- To start us off, could you please share with us a bit about your background, what got you interested in nursing, and what you’re currently doing in the field?
- You are currently an assistant professor at Chamberlain College of Nursing. What courses do you teach and at what level?
- Many of Chamberlain’s nursing programs are offered online. How do these programs work in terms of clinical and coursework requirements?
- For students interested in an online program, could you share with our readers what you believe to be the benefits on distance learning?
- What are a few of the main concerns or questions students have when it comes to enrolling and completing a nursing degree program?
- Chamberlain offers a flexible learning environment for its students. What makes Chamberlain unique in its approach to learning and teaching?
- What advice do you have for those interested in enrolling in a nursing degree program?
1) ONPP.com: To start us off, could you please share with us a bit about your background, what got you interested in nursing, and what you’re currently doing in the field?
[Dr. Terri Schmitt] My interest in nursing began when I shadowed a neonatologist for an honors biology assignment in high school. Halfway through the day I asked him if I could instead watch the nurses – I found their jobs to be more interesting. From that day forward, I was hooked.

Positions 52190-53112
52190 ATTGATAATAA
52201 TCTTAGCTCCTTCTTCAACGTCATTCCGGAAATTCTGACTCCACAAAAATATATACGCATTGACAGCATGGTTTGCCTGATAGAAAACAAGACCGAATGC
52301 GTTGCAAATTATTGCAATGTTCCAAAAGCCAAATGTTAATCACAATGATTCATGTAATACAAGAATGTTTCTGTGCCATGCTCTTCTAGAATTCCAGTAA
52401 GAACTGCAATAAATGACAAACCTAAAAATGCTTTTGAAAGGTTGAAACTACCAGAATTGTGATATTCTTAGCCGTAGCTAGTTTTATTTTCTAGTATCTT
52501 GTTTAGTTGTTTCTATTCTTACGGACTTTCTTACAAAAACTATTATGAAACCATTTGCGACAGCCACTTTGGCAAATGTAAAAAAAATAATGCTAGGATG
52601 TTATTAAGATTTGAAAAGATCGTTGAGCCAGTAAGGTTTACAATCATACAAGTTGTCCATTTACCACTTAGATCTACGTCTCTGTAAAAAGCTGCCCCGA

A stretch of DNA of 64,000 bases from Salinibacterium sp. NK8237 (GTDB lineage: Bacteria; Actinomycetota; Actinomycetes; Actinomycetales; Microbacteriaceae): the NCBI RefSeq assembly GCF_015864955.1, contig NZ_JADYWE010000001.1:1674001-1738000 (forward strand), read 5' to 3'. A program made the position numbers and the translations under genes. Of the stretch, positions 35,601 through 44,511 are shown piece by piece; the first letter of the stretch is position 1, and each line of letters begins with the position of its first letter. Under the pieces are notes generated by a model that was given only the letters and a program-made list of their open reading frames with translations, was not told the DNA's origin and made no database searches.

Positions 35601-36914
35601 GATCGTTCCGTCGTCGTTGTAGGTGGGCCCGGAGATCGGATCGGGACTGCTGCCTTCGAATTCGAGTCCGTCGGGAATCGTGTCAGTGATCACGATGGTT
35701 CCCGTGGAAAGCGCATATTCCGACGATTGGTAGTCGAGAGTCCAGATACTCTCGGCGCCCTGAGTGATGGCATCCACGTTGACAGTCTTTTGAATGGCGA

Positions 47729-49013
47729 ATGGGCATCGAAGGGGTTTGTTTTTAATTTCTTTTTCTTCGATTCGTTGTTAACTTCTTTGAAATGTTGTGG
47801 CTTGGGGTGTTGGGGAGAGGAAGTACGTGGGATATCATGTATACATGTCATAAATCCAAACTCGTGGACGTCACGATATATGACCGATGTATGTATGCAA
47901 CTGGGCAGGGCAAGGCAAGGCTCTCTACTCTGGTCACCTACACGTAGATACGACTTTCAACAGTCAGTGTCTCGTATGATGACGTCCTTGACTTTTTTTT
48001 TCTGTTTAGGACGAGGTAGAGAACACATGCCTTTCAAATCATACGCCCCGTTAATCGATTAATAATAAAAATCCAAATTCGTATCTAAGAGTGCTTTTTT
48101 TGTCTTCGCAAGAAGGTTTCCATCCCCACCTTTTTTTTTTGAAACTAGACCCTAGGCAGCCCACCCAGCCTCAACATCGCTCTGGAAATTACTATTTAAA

During my sophomore year of college, my mom suffered a myocardial infarction which required open heart surgery. Watching the nurses care for her only solidified my desire to enter the profession. They were the most wise, informed and professional members of the team that cared for her. I was in awe.
As for what I am currently doing, I must say that I am probably the one of the luckiest nurses in the profession. I get to combine three of my passions: students and pediatrics and promoting access to healthcare.
I currently teach full-time in Chamberlain College of Nursing’s Master of Science in Nursing (MSN) Family Nurse Practitioner specialty track. I love teaching, not because of any specific duty or opportunity, but because of the students, who are the future of nursing. They are full of excitement and great ideas. I like to be around students, because they inspire me to keep the faith.
I also practice part-time in a busy private pediatric endocrinology clinic in Palm Beach County, Fla. I have practiced in pediatrics throughout my nursing career and am thrilled that I am able to continue practicing in this area. Being able to continue holding a practice while teaching not only keeps me grounded in clinical, which I love, but also keeps me abreast of current practice, enabling me to be a better teacher.